Community Forestry


Strive to plant trees with diversity in mind. If you already have more than one tree of the same species on your property, seek out a different species, preferably native to the area. Remember to plant the ‘Right Tree in the Right Location’, meaning that the location is conducive to its soil moisture and light needs. There are several resources for finding quality trees in our area. Container trees or bare root trees are a good option, as they are easier to plant, and are usually offered at a relatively low cost. Consider buying from a local tree sale for an even more economical option.

Native Tree Species to consider when replanting (this is not a comprehensive list):

  • Basswood (Linden) Tilia Americana
  • Big Tooth Aspen Populus grandidentata
  • Bur Oak Quercus macrocarpa
  • Cathedral Elm Ulmus ‘Cathedral’
  • Hackberry Celtis occidentalis
  • Honeylocust Gleditsia triacanthos
  • Ironwood Ostrya virginiana
  • Kentucky Coffee Tree Gymnocladus dioicus
  • St. Croix American Elm Ulmus Americana ‘St. Croix’
  • Swamp White Oak Quercus bicolor
  • White Oak Quercus alba

Tree Planting and Care

Trees can provide many benefits in your landscape, however, not every tree is a good choice for your yard or for the location. Incorporate Right Tree, Right Place strategies (outlined below) when planning your landscape.

  • Research your tree species before deciding on a location. Consider the mature height and spread (width), light conditions, moisture conditions, and climate conditions before choosing a tree.
  • Plant your tree at least 3 feet from pavement or fencing, 15 feet from buildings or other trees, and 25 feet from overhead utility lines if your tree will reach a height of 20 feet or greater. 
  • Find the main root system, and remove any excess soil. This will also allow you to better identify the root collar (see figure below). When you plant your tree, it should only be planted deep enough to cover the root system. The root collar should always remain exposed. Planting a tree too deep is one of the most common causes of tree mortality in the landscape!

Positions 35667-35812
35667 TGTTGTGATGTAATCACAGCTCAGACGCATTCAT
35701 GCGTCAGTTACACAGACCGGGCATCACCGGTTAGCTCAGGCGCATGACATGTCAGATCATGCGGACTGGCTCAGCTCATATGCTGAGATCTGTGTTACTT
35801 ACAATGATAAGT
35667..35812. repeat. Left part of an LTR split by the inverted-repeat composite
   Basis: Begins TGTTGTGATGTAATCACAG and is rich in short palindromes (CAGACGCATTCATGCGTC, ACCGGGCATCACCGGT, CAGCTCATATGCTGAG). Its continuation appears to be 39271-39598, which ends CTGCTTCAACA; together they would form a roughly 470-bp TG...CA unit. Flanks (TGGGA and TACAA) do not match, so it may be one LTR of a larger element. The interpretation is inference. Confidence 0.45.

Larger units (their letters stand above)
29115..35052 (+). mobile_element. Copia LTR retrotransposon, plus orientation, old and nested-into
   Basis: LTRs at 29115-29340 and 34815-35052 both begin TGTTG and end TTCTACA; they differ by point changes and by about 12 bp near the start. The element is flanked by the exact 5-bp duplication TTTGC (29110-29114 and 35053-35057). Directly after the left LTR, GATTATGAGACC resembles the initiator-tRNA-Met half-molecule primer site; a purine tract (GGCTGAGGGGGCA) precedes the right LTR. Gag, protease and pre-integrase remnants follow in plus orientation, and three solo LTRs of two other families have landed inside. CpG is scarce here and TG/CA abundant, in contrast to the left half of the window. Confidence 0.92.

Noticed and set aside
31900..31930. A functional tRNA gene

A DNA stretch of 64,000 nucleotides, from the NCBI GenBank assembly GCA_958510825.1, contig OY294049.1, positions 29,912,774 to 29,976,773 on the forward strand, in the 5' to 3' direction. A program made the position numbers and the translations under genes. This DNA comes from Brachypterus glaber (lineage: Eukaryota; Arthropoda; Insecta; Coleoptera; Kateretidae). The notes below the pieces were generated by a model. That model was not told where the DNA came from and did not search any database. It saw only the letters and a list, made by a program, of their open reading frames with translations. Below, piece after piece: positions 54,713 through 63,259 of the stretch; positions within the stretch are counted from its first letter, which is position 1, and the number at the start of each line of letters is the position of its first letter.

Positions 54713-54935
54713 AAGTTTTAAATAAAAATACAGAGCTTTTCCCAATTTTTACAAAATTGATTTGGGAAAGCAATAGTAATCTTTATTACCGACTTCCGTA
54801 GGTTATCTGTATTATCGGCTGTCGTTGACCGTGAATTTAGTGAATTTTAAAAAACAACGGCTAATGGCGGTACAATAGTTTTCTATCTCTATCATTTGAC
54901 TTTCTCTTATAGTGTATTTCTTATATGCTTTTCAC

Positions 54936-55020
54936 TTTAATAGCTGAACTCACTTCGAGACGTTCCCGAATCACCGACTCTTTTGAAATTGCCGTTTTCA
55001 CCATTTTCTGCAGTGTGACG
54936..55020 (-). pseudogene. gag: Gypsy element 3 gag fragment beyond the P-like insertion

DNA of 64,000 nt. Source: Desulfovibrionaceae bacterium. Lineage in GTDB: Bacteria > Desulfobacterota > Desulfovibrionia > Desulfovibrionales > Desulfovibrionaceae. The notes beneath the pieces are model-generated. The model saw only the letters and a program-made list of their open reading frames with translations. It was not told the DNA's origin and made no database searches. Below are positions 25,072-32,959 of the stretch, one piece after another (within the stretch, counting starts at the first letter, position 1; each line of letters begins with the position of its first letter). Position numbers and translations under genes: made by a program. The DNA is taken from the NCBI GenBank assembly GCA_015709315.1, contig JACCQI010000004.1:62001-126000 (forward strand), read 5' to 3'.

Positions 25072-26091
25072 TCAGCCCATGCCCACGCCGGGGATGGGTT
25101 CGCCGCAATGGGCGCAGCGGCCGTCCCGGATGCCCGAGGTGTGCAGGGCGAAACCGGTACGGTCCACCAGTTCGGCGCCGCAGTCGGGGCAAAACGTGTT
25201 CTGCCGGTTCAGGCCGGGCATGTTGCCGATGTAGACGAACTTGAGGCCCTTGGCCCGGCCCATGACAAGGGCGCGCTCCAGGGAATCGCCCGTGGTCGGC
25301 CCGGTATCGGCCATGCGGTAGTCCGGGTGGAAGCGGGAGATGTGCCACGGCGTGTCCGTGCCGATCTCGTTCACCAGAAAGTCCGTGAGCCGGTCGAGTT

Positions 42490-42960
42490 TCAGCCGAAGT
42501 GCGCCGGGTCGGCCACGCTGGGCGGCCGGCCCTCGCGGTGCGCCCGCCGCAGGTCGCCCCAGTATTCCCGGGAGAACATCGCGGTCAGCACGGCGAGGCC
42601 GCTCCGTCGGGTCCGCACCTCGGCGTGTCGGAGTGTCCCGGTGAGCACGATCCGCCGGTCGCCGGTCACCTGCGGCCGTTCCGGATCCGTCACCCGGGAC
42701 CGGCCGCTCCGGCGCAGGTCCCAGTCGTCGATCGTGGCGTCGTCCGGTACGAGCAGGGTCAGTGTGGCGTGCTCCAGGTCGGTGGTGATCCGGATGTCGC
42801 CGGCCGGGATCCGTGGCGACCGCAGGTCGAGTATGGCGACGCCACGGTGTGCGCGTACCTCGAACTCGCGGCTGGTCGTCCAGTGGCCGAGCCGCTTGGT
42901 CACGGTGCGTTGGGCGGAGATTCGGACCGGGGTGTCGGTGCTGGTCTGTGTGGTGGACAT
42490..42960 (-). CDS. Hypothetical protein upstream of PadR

• Dig the hole for planting at 2-3 times the width of the root ball, and backfill with the same soil. Call 8-1-1 before you dig!
  • Water, and cover with 2-4 inches of mulch, pulled away from the trunk so that none touches the bark.
  • Only stake your tree if the trunk is bending, or the root ball is unstable. 
  • Water your tree in the first 1-3 years, and do not prune the first year. Young trees need extra watering in the fall, before the ground freezes.
  • Check your tree annually for necessary care; such as mulch depth, trunk protection, root collar cleaning, encircling roots, safety, necessary pruning, and general health.
  • Protect your tree from animal and rodent damage, as well as sunscald (damage to bark caused by reflected sunlight from snow in late winter/early spring). Protect trees by wrapping and/or covering the trunk with a flexible, vinyl tree guard in October. Remove in late spring to prevent mold, disease, and girdling. 
  • For more on backyard landscaping, and sustainable landscaping, see the Sustainable Landscaping Page.

Tree Pruning

Tree pruning should be done when necessary for the safety and health of the tree. Occasionally trees on City property or within the City’s Right-Of-Way (ROW) need to be pruned or removed for safety, disease, or maintenance operations. This will be done by City Staff or contractors hired by the City. 

If a tree on your property needs to be pruned, here are some tips to remember:

  • If removing the branch poses any kind of safety hazard, including branches that are touching or near an overhead utility line, do not attempt to prune it yourself. Call your utility company (if near a utility line) or a tree care company. 
  • Remove branches that pose a safety hazard. Contact a tree care professional when necessary. 
  • Prune out branches that cross, touch, or rub other branches. 
  • Do not remove more than ¼ of live branches within one season. Never ‘top’ a tree (cutting all branches in the crown to the same length or not at a branch junction).
  • Prune only at branch junctions, and leave ¼ inch notch just above the junction. 
  • The safest time to prune most shade trees, in order to prevent spreading of disease, is November 1st – March 1st

Utility Tree Pruning: Utility companies occasionally need to preform tree pruning & maintenance on trees near power lines for safety and outage prevention. Brush and debris may be left on your property following trimming or removal, however this is usually removed within 48 hours. For questions regarding tree trimming and removal performed by Xcel, please call 800-895-4999.  

 For more information on tree planting and care, you may reference these resources: